|Name Max Harris||Role Composer|
|Died March 13, 2004, London, United Kingdom|
Similar People Yehudi Menuhin, Stephane Grappelli, Phil Seamen
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Max Harris (15 September 1918 – 13 March 2004) was a British film and television composer and arranger. He played the piano and piano accordion.
Biography and career
Born in Bournemouth, Hampshire, England, into a Jewish family, his father was a tailor from Poland, and his mother had emigrated from Latvia. Harris was raised in London. He originally embarked on a career in dance bands and as a jazz musician, before his war service, becoming a captain in the Royal Army Service Corps. Post-war, Harris worked aboard the Mauretania on six cruises, and in groups led by clarinettist Carl Barriteau and drummer Jack Parnell. An arranger for visiting Americans such as Frank Sinatra, he wrote jingles for commercials in the later 1950s. His theme music for the Anthony Newley series The Strange World of Gurney Slade (1960) reached number 11 in the UK Singles Chart, and still resurfaces in fresh contexts. Harris also provided the theme music for the LWT TV series The Gold Robbers (1969), the BBC 1 science-fiction series Doomwatch (1970–72), the LWT drama anthology series Big Brother (1970), the LWT police drama series New Scotland Yard (1972), the ITV comedy series Odd Man Out (1977) and the BBC serial A Horseman Riding By (1978).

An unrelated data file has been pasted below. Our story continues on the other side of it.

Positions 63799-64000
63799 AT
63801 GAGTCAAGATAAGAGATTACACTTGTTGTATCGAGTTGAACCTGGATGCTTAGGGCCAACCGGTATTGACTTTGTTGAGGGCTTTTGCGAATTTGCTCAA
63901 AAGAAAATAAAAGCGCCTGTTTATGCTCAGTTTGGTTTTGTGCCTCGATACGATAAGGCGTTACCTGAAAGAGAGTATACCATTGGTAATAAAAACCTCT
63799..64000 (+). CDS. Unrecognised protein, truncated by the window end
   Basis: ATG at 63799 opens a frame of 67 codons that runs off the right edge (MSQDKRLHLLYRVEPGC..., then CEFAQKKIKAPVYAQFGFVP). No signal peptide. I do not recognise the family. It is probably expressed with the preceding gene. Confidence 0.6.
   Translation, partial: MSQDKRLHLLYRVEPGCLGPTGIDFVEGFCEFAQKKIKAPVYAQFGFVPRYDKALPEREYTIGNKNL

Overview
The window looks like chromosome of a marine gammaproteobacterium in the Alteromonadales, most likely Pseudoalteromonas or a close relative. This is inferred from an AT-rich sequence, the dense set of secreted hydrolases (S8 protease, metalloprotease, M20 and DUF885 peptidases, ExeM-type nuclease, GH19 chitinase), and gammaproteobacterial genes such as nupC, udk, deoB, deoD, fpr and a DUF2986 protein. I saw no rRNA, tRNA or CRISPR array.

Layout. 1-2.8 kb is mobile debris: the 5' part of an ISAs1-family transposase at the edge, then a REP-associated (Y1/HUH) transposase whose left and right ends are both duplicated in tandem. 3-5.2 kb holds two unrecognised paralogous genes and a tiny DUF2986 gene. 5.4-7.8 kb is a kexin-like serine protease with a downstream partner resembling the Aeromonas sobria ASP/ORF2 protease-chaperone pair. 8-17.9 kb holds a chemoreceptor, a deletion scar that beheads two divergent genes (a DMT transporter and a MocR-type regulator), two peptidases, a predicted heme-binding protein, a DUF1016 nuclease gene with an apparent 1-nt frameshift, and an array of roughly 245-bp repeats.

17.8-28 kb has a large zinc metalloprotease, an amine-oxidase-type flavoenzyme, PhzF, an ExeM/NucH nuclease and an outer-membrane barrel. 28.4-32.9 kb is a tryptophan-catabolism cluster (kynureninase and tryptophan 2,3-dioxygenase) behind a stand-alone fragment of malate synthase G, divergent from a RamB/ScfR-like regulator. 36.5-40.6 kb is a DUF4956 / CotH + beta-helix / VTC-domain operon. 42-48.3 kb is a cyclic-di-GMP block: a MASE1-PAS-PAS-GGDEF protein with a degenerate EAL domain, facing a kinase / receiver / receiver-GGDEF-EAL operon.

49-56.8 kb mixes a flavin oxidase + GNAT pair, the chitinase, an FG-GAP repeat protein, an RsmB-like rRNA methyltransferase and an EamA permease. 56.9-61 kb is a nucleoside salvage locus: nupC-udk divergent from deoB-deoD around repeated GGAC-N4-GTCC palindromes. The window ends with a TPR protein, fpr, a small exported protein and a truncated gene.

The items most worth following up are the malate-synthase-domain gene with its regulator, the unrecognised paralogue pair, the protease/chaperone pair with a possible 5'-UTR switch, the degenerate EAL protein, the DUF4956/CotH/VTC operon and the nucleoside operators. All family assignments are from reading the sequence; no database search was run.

Harris contributed the themes for several series featuring Ronnie Barker, such as Porridge and Open All Hours, and worked on the Dennis Potter serial The Singing Detective (1986), which included arranging and performing its accordion-based main theme. The Max Harris Group provided the music for the fourth series of Round the Horne (1968), and he wrote the theme tune in klezmer style for Radio 4's The Attractive Young Rabbi (1999–2002).
His film work included the scores to Baby Love (1968), the film version of On the Buses (1971), and Carry On England (1976). He was also music director on several jazz albums issued during the 1970s which partnered violinists Stéphane Grappelli and Yehudi Menuhin.